New to BTUs? Here's What to Know About BTUs When Shopping for an Air Conditioner
It’s just too hot out, so you’ve finally given in: Time to get an air conditioner. If this is your first time shopping for an AC unit, your first concern is probably what size unit you need. One of the metrics you might encounter is the BTU — or British Thermal Unit.
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BTUs aren’t a standard measurement we use in day-to-day life, so you’re not alone if you have no clue what they stand for. Here’s everything you need to know about BTUs when it comes to picking out an air conditioner.
Determining Your Air Conditioning Needs
One of the first things you need to do when considering an air conditioner is to determine what solution suits your budget and needs. For some, getting a central air system installed might be the best option. For others, installing a window unit or using a portable model could be more appropriate. All systems have their pros and cons, so it’s important to look at the specifics to see which will be the right fit for you.
For many people — especially if they're renting or otherwise unable to commit to a full ductwork installation — a window or portable AC unit is a good choice. Window units and portable ACs are sized differently than central air systems because they’re meant to cool down a room, not your entire house. For that reason, window and portable units are often sized in BTUs — and they’re the models we’re discussing in this guide.
What Are BTUs in Air Conditioning?
BTUs are the standard unit of measurement for thermal energy. One BTU is the amount of heat required to raise the temperature of 1 pound of water by 1 degree Fahrenheit. When it comes to air conditioning, it’s representative of how much heat a unit can remove from a room per hour. A 4,000-BTU air conditioner, for example, removes 4,000 BTUs of heat from a room per hour.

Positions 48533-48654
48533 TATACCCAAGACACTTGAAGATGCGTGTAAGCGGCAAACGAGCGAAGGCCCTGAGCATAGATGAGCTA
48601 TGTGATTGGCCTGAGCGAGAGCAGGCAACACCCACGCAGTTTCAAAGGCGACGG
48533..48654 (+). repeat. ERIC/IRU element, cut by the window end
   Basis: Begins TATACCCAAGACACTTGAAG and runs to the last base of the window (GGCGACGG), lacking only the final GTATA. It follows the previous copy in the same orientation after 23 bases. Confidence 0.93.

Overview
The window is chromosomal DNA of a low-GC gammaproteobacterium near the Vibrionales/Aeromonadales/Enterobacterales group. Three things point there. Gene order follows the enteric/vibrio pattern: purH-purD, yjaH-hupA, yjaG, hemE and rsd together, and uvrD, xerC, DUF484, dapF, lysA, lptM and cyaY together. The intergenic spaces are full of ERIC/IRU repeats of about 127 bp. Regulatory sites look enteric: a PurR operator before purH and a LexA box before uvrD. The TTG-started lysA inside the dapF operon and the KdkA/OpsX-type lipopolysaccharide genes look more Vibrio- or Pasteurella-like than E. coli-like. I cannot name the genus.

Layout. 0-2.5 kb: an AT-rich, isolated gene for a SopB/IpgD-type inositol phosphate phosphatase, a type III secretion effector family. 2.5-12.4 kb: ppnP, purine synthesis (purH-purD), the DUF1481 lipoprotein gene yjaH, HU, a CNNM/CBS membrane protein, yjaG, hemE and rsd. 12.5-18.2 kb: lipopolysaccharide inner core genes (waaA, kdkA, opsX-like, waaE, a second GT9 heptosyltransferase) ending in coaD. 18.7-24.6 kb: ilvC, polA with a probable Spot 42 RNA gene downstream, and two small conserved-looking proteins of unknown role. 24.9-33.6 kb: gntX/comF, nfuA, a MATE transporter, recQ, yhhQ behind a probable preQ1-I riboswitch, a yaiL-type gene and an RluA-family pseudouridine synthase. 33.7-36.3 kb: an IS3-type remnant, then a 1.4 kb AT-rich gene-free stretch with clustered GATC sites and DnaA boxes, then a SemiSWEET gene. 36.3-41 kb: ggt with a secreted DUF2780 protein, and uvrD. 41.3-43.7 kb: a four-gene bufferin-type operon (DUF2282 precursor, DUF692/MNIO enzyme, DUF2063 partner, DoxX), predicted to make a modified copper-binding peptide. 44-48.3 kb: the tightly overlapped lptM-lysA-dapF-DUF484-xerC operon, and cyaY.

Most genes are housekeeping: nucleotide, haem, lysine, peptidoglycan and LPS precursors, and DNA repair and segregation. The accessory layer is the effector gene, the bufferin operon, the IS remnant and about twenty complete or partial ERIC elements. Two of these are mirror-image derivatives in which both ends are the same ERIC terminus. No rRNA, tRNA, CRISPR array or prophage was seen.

Is Higher BTU Better?
Higher BTU numbers do mean that a unit will remove more heat from a room per hour. But higher isn’t automatically better; it’s also important to account for the size of the room. Even though you might find a higher BTU AC, it could be more than what your room needs. You don’t want to overspend and make the room too cold at the same time.
What Size Room Is a 5,000-BTU Air Conditioner For?
For ideal fitment, it’s best to plan for the size of the room. According to Energy Star, a 5,000-BTU unit is good for between 100 and 150 square feet. This is both for optimal cooling as well as energy efficiency. So, depending on the square footage of the space you need to cool off, you might need a unit capable of a much different BTU output.
For instance, a 7,000-BTU air conditioner can cool a 250- to 350-square-foot room. If you need to cool a 500-square-foot space, you’ll need an AC unit rated for 12,000 BTUs.
There are other factors beyond the room size to consider, too. Whether or not the room gets excessive sun or shade can also alter the recommendations for capacity. For best results, a good rule of thumb would be to increase or decrease by 10%, depending on which situation applies to you.
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Other Considerations When Choosing an AC Unit
When you’re deciding on the number of BTUs you need, you should consider factors beyond just room size. Airflow for the room is absolutely crucial. It doesn’t matter if the air coming out of the unit is cold; if it doesn’t circulate properly, you’ll just end up with uneven temperatures in the space.
Consider what will be happening in the room and what kinds of appliances or devices might be used within it. Rooms with specialty lighting that produces heat will need to be treated differently. So too will rooms like the kitchen or laundry areas, because they are filled with appliances actively producing additional heat.
So, What’s Best?
If you’ve looked at all of this information and decided on the number of BTUs you need, the next step is to compare different models. As with most everything else, there’s not necessarily a best air conditioner model for everyone. There can be a best model for you, though. You have numerous choices, so be sure to do your due diligence and compare based on how each fits your needs.